Ecclesiastical order. – Even the Ethiopian Church, as an essential component of Ethiopian society, has had its discipline with written norms (1942), concerning ecclesiastical land rights and the service and remuneration of the clergy, decisively innovating formally with respect to tradition. An action, which lasted several years (1942-1959), by the Ethiopian government, then managed to make the Church autocephalous with respect to the Coptic patriarchate of Alexandria, with the recognition, at first, of a metropolitan of Ethiopian nationality (consecrated in 1951), subsequently elevated to patriarch with the right to consecrate bishops, under its own jurisdiction in Ethiopia, without the prior consent (already imposed on the metropolitan) of the patriarch of Alexandria (1959). The Constitution guarantees freedom to other cults. For Ethiopia religion, please check thereligionfaqs.com.
School system. – Elementary schools are open in several places, with courses that can reach up to the eighth grade; in each province there is also a secondary school), while in the capital there are about ten schools of this type. There are also some technical and commercial training and agricultural schools, and some other special educational centers with a practical or preparatory address for teaching. Of the high school type are some “colleges”: University College, opened in 1950, and Engineering College, opened in 1952, both in Addis Ababa; the College of Agriculture and Mechanical Arts, established in 1956 in Alamāyp̀ at Harar; the Public College, opened in Gondar in 1954. Most important of all is the University College, divided into two addresses (humanistic-commercial-administrative and scientific), with four-year courses and issuance of a “bachelor’s” degree. The considerable help, both financial and specialized personnel and school materials given to Ethiopia from abroad (e.g., World Health Organization, The Food and Agricultural Organization, UNESCO, and European states such as Sweden, France, Great Britain, Germany, Russia); in particular, the concrete assistance given by the USA is extensive and varied, especially following the agreement for technical collaboration stipulated with Ethiopia in 1951. Apart from the private schools, created on the initiative of foreigners (including schools run by the various religious missions). Language of instruction is English, starting with the third grade. born on the initiative of foreigners (including schools run by the various religious missions). Language of instruction is English, starting with the third grade. born on the initiative of foreigners (including schools run by the various religious missions). Language of instruction is English, starting with the third grade.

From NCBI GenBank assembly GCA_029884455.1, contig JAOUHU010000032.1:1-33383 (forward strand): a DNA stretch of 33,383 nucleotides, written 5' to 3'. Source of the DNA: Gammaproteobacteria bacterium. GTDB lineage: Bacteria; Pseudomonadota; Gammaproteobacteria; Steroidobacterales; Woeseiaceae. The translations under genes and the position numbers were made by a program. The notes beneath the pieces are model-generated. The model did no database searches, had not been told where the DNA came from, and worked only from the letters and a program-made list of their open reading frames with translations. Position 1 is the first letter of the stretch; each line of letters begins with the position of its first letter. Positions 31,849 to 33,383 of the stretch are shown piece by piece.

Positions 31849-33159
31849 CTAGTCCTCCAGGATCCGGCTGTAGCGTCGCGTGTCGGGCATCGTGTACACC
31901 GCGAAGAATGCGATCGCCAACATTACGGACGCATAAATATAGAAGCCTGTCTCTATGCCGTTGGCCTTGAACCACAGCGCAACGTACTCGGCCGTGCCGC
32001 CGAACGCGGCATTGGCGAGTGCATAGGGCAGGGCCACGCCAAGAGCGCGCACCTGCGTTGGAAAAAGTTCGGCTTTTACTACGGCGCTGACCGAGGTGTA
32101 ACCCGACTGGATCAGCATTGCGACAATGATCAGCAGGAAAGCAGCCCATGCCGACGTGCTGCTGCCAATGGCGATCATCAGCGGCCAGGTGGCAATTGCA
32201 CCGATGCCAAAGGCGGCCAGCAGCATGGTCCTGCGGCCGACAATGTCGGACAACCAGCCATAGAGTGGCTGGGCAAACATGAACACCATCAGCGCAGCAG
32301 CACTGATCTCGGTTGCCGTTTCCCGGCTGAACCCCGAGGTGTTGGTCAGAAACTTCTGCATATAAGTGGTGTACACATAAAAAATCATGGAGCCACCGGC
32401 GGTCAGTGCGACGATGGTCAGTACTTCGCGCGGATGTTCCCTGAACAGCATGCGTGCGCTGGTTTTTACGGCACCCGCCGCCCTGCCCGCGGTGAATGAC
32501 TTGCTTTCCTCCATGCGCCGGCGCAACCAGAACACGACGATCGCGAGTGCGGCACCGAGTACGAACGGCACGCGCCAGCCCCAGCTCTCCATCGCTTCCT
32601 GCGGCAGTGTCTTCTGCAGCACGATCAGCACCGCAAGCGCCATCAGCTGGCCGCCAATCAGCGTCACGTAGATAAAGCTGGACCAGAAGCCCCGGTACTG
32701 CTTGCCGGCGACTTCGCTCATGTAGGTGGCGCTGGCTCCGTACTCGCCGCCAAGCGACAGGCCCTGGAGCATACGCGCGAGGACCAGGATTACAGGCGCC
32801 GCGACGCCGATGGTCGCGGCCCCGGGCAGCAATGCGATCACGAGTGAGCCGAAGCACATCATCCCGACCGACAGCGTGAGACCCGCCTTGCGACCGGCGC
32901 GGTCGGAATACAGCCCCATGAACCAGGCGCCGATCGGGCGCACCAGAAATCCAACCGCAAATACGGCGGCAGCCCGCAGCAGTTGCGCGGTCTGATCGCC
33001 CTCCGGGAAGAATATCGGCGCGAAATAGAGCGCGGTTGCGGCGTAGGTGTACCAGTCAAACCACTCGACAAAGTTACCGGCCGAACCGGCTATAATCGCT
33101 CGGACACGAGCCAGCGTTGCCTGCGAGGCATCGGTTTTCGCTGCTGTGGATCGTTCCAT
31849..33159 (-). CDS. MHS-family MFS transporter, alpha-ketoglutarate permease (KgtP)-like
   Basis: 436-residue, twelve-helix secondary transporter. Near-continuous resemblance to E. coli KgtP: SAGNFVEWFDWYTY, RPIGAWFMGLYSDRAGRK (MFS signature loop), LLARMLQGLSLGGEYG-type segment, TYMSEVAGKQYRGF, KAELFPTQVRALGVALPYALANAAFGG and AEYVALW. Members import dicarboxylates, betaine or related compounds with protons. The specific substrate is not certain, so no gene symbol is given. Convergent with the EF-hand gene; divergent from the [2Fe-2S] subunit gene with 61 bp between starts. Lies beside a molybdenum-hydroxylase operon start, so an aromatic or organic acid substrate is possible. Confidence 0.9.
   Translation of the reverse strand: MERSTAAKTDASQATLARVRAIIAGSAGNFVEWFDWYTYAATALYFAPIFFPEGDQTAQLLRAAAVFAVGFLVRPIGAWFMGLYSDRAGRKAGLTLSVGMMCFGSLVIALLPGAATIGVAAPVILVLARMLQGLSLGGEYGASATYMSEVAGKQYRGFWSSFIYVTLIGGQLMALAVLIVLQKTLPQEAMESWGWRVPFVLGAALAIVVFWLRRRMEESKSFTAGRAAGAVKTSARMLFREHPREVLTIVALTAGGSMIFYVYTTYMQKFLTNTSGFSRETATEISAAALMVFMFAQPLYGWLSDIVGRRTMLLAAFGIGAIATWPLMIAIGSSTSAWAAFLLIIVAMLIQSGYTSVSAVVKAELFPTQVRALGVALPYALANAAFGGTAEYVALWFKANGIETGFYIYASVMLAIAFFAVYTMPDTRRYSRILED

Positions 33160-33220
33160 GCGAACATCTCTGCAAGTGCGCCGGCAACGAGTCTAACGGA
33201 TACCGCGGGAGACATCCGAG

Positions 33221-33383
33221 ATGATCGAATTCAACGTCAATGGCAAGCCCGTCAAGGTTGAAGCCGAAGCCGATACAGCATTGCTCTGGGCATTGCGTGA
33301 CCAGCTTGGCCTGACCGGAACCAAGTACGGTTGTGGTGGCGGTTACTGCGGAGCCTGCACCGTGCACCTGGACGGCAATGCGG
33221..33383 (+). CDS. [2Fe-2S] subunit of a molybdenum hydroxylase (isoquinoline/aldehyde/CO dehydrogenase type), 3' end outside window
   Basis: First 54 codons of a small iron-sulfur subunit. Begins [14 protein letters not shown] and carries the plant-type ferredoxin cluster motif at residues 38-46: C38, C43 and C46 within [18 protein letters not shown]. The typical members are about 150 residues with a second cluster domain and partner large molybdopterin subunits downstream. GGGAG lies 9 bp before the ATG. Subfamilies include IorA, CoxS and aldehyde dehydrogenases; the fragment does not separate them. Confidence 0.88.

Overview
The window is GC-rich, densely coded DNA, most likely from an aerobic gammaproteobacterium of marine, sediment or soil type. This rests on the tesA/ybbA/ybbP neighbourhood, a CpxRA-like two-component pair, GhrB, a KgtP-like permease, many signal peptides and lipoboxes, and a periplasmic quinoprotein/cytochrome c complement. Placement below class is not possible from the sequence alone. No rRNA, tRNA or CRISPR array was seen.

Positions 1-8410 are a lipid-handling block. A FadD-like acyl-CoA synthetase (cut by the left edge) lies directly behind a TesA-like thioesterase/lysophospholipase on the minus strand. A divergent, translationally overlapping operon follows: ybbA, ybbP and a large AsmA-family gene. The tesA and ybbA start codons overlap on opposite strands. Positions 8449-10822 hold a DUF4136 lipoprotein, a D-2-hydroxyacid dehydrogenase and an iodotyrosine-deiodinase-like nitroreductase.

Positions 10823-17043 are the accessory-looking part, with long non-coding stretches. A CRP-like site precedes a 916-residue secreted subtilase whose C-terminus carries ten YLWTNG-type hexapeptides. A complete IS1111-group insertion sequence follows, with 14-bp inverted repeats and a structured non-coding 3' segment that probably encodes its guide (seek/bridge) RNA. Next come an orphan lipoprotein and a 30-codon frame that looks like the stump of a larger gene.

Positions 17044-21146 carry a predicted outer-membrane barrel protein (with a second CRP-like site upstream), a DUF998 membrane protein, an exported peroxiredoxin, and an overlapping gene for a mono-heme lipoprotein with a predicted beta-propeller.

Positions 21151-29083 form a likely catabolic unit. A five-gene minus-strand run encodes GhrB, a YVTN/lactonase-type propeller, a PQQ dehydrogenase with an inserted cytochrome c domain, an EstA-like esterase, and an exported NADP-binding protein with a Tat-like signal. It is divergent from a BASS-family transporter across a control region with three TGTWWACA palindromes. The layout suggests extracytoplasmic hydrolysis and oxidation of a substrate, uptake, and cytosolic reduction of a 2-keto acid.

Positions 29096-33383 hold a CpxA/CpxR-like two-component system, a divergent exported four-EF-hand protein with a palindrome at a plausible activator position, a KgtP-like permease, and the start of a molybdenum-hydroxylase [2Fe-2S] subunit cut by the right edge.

For university and specialized higher education young Abyssinians are sent abroad (especially: Europe, USA).
Scope and significance of the westernization of the country. – The process of westernization that is reflected in the country’s political, social and economic institutions has naturally also affected customs, and this, essentially, in the few major urban centers, where European ways of living are more imitated and the traditional resists mixed with the modern stranger. Less widespread this influence has hitherto been in the arts (in the broadest sense); in literature, despite a certain amount of writings in the Amharic language, published up to now, no decisive new sign is noticed that goes beyond traditional schemes and concepts. The authors have repeatedly tried their hand at dramatic production, which is still in its initial attempts; frequent the didactic writings; the development of the periodical press paved the way for journalism, under foreign direction. In all literature the didactic-moralistic motif with a national and political purpose is dominant and the encomiastic tone in praise of the current sovereign (Häylp̀ Sĕllāsi̯è) is a must. Some changes have been made in the language, vocabulary and syntax mainly.
But between the external aspect of the Ethiopian state, offered by the structure and official activity mentioned above, and the social and political reality of the country there is still a deep void, due to the opposition of the two cultural entities. in contact, the Western and the Ethiopian in a broad sense. This can already be understood when one thinks of the diversity of peoples, in different cultural stages and in different relationships with the race that holds the power, the Abyssinian Christian, who constitutes the whole population of the country; and these people continue to live within the traditional schemes of their own culture, still remaining confined to the few urban elements, and more often belonging to the ruling class, the forms brought by the West.